Iran nuclear talks in Moscow may be delayed, say diplomats
Two diplomats close to the Iran nuclear talks, one Iranian and one European, each explain to the Monitor the frustrations and concerns that could delay the June 18-19 talks.
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Diplomats from both sides claim that they have gone out of the way to accommodate the other in the interest of successful talks. But they also claim that they have "got nothing but some vague replies" (says the Iranian diplomat) or come up against "obfuscation" and "increasing negativity" (says a European diplomat in Brussels familiar with the talks).Skip to next paragraph
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In the past week there have been two direct calls between Bagheri and Schmid, notes the European diplomat. Since late May, five letters have been exchanged and "we have offered for at least a week a direct call between Ashton and Jalili, which they dragged their feet on."
Says the European diplomat: "Every effort has been aimed at ensuring that we reach out ... that we offer calls at a high level, that we communicate in every which way we can, [so] it is absurd to somehow shift the blame for an outcome in Moscow on a supposed unwillingness on our part [to engage]."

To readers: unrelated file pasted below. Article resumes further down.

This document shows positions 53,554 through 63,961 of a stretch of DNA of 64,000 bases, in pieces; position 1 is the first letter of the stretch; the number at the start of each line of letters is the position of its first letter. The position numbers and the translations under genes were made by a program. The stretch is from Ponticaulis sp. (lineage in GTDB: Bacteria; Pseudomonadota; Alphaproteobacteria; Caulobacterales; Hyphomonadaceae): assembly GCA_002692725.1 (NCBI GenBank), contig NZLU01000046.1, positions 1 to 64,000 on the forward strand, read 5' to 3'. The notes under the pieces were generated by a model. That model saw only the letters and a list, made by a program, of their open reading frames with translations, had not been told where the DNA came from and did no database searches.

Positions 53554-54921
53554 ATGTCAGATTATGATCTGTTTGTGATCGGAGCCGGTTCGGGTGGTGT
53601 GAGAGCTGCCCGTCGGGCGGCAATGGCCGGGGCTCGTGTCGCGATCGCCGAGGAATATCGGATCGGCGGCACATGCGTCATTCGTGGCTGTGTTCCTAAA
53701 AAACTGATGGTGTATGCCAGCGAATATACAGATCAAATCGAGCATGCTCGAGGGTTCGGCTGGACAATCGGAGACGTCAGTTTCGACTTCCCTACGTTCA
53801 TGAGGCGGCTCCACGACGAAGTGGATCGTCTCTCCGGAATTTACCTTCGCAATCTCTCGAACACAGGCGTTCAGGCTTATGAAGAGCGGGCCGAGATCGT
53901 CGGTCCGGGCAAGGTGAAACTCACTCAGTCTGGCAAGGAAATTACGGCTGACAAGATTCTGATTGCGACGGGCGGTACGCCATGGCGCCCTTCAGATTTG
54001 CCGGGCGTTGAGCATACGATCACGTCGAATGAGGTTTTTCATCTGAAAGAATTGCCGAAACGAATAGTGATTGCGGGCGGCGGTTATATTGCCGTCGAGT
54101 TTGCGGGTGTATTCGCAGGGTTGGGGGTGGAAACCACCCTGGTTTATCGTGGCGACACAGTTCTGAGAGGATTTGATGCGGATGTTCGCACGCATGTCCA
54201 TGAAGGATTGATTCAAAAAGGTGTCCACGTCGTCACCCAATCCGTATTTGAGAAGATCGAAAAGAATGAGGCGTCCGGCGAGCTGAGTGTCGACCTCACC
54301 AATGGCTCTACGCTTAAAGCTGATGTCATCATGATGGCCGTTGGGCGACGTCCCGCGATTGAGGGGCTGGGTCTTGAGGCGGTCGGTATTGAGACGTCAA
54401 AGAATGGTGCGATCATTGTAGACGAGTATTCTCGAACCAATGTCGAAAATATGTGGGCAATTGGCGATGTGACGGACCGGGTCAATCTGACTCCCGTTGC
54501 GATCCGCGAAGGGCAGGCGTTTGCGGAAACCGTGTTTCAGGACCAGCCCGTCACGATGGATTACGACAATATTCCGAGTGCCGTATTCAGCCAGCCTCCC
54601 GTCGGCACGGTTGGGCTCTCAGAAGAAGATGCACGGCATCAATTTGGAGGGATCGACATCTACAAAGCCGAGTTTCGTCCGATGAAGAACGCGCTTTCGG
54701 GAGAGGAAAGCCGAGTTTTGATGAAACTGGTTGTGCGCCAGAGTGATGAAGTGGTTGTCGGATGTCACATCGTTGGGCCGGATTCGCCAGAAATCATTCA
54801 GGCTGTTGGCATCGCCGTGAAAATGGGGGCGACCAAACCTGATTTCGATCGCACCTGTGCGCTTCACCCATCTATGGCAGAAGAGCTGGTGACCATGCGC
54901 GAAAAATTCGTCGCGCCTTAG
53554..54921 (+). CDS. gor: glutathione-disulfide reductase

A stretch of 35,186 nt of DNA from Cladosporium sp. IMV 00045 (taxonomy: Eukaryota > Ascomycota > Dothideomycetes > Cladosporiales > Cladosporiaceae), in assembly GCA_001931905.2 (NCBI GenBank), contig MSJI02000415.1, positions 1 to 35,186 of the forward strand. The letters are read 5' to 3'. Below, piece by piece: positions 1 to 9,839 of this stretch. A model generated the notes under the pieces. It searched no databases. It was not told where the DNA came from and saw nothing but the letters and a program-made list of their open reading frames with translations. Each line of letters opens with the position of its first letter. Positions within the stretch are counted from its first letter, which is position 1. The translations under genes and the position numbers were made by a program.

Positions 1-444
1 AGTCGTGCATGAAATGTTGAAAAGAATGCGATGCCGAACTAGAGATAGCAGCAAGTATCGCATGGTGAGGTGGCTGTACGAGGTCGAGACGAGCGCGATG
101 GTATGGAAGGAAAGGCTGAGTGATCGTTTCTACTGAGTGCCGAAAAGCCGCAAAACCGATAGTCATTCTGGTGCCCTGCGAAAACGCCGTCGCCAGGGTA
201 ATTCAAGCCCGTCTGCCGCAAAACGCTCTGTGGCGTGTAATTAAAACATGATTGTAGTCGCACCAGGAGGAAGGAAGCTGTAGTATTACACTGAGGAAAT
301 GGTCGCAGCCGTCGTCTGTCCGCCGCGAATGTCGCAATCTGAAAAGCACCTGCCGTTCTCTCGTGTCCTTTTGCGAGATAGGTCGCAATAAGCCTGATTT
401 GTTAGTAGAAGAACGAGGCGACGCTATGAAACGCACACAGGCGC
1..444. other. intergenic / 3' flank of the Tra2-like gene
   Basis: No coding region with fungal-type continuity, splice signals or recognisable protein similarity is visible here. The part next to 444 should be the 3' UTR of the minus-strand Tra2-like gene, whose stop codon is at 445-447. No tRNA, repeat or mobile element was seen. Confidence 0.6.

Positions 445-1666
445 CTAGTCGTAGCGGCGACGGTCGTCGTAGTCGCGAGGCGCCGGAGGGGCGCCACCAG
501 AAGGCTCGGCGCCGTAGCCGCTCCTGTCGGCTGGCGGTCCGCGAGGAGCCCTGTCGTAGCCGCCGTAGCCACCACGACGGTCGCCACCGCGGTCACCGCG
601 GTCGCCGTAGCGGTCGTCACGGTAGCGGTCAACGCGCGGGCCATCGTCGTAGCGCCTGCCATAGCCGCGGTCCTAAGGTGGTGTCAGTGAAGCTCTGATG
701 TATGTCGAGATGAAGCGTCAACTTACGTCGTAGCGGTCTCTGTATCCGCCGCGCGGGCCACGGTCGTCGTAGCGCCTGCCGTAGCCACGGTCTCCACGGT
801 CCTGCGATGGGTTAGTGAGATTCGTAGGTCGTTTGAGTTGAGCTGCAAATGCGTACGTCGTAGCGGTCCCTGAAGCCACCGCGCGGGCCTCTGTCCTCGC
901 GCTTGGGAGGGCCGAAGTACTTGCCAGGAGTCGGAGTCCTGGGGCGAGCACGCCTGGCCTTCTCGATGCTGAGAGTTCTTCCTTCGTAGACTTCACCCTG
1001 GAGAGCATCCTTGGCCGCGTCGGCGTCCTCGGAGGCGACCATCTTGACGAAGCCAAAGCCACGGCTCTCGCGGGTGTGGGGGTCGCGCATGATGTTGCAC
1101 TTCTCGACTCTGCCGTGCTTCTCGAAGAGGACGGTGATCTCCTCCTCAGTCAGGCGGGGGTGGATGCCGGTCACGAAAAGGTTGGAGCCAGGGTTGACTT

Iranian officials, in their turn, argue that it is they who are reaching out.
The Iranians "want ... to show that they are the ones who are interested in cooperating, and I believe highlighting the telephone conversations and sending letter after letter is just proof that they want to show the world that they are keen on talking and the P5+1 is the one refraining," says the Iranian diplomat.
"When Bagheri wrote in his letter that if they are not getting ready for the Moscow talks they should expect failure, [this] was paving the way ... to say to the world that we did send them the message and they ... ignored it," says the Iranian diplomat.
P5+1 talks in Europe today and tomorrow
The top US negotiator in the nuclear talks, Undersecretary of State for Political Affairs Wendy Sherman, was scheduled to join other P5+1 officials for strategy talks in Strasbourg, France, today and tomorrow.
Besides the squabbling over preparations for Moscow is a more fundamental issue for Iran: the substance of the P5+1 opening bid put forward in Baghdad in late May, which Tehran says amounted to "failure."
In that proposal, Iran was asked to give up uranium enrichment to 20 percent purity – a level it has been converting into fuel plates for a research reactor, but which is technically not far from weapons-grade of 90 percent.
Iran was also asked to close the deeply buried Fordow facility, where the 20 percent enrichment work is currently under United Nations nuclear watchdog safeguards, and to agree to more intrusive inspections.
'Iran has lowered the tone and increased the volume'
But another demand was that Iran suspend all enrichment, as required by UN resolutions until it clears up questions of any weapons-related work.